New magistrates sworn in - Solomon Star News

New magistrates sworn in
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07 January 2020
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Principal Magistrate Clifton Meleu Ruele and his wife Amanda Houpea second class magistrate.


THREE new magistrates have been sworn in on Monday, bringing the total number of magistrates in the country to 14.

They are Clifton Meleu Ruele of Temotu and Guadalcanal, his wife Amanada Houpea of Malaita and Joyceth Paile of Malaita and Temotu.

Ruele was sworn in as a principal magistrate while the two female were sworn in as second class magistrates.

Apart from these three, a first class magistrate, Luke Maka Sandy from Makira and Malaita was promoted to Principal Magistrate.

He was also sworn in yesterday before Chief Justice Sir Albert Palmer.

Ruele used to work at the Law Reform Commission from 2013 to 2015 as a senior legal officer before joining the Public Solicitor’s Office in 2016.

In 2019, he was posted to the Public Solicitor’s Office in Gizo, Western province, looking after Westernand Choiseul provinces.

He then applied for the Principal Magistrates’ Post.

Ruele graduated from Emalus Campus in 2012 and did his Professional Diploma in Legal Practice (PDLP) in Fiji in early 2013.

His wife Amanda first joined Global Lawyers, a private legal firm in early 2017 and left in early 2019 to join the Public Solicitor’s Office.

She was posted to the PSO in Gizo.

Ms Houpea graduated from law school in Emalus Campus in Fiji in 2015 and did her PDLP in Fiji the following year.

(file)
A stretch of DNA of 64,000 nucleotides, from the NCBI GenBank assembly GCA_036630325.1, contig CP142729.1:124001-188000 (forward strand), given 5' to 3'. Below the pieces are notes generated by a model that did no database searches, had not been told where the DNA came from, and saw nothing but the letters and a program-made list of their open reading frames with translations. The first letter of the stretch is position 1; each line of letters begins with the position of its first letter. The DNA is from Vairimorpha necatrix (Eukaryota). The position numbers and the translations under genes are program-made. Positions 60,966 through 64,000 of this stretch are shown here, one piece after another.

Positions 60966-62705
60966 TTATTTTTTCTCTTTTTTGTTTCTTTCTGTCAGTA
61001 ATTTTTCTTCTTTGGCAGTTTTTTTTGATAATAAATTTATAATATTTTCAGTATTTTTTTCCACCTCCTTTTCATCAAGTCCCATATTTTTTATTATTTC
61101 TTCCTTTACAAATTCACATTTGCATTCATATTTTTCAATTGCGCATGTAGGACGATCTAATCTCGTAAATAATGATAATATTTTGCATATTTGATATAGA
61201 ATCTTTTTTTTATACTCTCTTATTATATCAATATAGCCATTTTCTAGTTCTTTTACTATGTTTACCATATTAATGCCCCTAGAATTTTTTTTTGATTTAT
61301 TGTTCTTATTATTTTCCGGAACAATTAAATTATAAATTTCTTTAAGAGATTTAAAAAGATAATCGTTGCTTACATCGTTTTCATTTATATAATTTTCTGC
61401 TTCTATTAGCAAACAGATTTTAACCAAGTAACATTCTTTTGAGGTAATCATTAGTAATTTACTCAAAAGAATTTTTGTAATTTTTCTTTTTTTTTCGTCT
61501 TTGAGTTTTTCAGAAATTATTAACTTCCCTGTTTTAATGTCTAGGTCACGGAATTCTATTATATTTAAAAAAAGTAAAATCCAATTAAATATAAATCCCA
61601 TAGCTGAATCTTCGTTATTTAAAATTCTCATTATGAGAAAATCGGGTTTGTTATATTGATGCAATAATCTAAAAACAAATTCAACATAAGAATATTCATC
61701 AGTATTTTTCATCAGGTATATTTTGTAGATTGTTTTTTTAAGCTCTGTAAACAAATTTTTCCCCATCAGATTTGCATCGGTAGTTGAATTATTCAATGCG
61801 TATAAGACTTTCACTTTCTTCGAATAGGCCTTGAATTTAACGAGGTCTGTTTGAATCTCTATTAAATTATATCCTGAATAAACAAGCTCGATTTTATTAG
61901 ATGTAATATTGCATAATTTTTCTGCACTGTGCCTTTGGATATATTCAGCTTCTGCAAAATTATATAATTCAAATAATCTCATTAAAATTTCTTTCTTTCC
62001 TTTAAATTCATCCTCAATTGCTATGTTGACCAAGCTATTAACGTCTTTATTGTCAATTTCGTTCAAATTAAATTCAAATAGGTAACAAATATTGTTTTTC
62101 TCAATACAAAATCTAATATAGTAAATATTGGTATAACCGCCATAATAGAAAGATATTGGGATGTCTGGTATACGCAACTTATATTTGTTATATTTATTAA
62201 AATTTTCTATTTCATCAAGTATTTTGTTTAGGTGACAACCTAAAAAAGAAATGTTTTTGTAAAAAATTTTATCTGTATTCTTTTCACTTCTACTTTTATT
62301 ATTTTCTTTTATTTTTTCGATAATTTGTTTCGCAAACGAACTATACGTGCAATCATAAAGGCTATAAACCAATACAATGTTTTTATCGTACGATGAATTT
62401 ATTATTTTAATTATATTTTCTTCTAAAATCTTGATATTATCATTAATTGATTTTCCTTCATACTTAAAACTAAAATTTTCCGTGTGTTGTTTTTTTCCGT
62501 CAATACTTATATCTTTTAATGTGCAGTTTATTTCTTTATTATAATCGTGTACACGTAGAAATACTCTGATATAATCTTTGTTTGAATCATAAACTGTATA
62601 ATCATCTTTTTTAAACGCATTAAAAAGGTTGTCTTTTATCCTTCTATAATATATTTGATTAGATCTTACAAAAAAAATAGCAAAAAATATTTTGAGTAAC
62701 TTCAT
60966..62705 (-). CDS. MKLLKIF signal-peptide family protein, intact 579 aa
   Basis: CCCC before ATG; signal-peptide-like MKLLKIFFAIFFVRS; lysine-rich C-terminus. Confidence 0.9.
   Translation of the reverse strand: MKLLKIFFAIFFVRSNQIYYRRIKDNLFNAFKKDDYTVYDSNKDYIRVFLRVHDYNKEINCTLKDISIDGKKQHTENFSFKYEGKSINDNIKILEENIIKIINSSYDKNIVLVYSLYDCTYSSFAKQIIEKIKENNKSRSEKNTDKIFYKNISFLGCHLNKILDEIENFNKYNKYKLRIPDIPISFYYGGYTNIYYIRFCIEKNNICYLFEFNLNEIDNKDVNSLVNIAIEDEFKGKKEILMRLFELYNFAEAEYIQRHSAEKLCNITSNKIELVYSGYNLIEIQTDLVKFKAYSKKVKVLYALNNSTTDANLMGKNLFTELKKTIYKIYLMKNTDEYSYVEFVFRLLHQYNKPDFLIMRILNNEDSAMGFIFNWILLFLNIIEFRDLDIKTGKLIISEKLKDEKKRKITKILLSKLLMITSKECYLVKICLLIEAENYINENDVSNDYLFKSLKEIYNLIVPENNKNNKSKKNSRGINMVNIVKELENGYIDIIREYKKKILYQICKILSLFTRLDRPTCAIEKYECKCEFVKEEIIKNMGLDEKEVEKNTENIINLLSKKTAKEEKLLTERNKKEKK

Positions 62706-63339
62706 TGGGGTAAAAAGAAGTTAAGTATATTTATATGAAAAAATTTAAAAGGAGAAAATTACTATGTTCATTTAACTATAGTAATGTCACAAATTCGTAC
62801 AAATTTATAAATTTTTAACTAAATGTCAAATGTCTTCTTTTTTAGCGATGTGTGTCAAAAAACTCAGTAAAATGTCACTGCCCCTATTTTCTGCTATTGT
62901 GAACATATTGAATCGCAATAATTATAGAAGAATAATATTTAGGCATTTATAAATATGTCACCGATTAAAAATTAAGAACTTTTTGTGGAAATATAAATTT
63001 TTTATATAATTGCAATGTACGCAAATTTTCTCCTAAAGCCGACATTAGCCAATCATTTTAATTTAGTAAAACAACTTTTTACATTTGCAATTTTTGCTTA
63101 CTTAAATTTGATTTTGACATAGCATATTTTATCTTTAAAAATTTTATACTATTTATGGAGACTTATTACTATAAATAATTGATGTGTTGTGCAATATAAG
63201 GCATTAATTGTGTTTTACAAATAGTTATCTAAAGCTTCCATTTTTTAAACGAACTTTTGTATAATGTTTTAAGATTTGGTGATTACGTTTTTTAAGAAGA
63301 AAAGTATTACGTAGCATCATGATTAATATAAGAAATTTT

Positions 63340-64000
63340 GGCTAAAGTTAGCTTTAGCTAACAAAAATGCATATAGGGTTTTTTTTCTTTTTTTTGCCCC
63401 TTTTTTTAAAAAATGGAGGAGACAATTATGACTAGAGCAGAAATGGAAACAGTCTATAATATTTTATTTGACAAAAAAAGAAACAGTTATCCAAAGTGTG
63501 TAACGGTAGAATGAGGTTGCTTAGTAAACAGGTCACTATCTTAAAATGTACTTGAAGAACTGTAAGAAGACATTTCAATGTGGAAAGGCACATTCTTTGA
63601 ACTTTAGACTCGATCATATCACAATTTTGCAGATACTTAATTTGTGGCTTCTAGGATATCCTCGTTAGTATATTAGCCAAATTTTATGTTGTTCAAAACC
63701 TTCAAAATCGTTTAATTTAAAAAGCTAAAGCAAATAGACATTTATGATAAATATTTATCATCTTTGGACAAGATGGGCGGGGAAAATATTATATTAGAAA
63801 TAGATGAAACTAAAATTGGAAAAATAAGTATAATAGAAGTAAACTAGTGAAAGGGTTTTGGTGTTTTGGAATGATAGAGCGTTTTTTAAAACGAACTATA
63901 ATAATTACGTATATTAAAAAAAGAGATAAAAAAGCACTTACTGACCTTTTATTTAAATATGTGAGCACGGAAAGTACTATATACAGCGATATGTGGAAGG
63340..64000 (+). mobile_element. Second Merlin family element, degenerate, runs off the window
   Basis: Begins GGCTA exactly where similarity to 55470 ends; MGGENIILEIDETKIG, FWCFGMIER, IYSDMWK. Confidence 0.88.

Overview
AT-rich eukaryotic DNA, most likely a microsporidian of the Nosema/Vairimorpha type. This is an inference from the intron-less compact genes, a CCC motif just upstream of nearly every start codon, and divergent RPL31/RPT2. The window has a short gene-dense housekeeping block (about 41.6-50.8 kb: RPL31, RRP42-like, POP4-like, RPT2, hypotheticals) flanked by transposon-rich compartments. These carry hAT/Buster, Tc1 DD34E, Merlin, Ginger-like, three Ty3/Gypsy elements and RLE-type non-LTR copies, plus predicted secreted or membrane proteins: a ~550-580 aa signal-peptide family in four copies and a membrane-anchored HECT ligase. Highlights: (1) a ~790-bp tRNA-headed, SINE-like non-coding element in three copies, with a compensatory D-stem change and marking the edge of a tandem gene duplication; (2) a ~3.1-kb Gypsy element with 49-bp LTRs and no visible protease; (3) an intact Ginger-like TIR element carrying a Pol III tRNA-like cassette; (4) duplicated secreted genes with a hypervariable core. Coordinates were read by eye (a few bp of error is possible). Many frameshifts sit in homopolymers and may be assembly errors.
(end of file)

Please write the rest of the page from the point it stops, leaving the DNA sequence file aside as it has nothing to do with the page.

Ms Paile, 24, of Malaita, graduated from Emalus Campus in 2017.

She completed her PDLP in 2018 at the University of South Pacific (USP), Solomon Islands campus in Honiara.

She then joined the private law firm, Rano & Company before joining the magistracy.

Mr Sandy joined the Magistracy in 2018 as a first class magistrate and was posted to Auki Magistrates’ Court, where he is currently stationed.

Chief Justice Sir Albert Palmer in welcoming the magistrates said he is pleased to note that gender balance is being supported through the appointments of these new magistrates.

He said this will increase the number of women Magistrates on the Bench.  

“Your appointments today will provide that much needed support and strength to the work of the Magistracy to provide justice to the people of this country,” Sir Albert said.

“You have been appointed based on your outstanding performances as legal officers and in Mr. Luke Sandy’s case this comes as a promotion for his outstanding service as a Magistrate (Class I),” Sir Albert added.

He said these appointments are made in recognition of their ability, capacity and commitment to duty and understanding of what it takes to be a judicial officer.  

“These have not been made lightly,

“……..for we are only too familiar with the rough and tumble in the work of a Magistrate, the daily demands and strains of having to make decisions, including whether to impose a penalty or not, on almost a daily basis, which will affect the lives of those coming before you and the community at large.   

“The work of a Magistrate is not going to be easy.

“……and will require strength and courage and commitment to your duty statements and oaths to do right to all manner of people after the laws and usages of Solomon Islands, without fear or favour, affection or ill will. 

“It is for that very reason you have been selected and entrusted with the responsibilities of protecting and maintaining the independence, reputation and integrity of the Courts in the country while delivering justice timely, fairly and impartially.”  

Sir Albert assured the magistrates that they will not be left to struggle alone in the dark but that they will endeavour to ensure that the magistrates are properly equipped with the necessary knowledge, skills and attributes to be able to do your work well.  

“I am sure other Judges and colleague Magistrates will always be available and willing to assist as and when required,” Sir Albert further added.

Sir Albert told the new magistrates that as the Courts’ doors prepare to open for the New Year 2020 their timely appointment will improve access to the courts for our people.

By ASSUMPTA BUCHANAN

 

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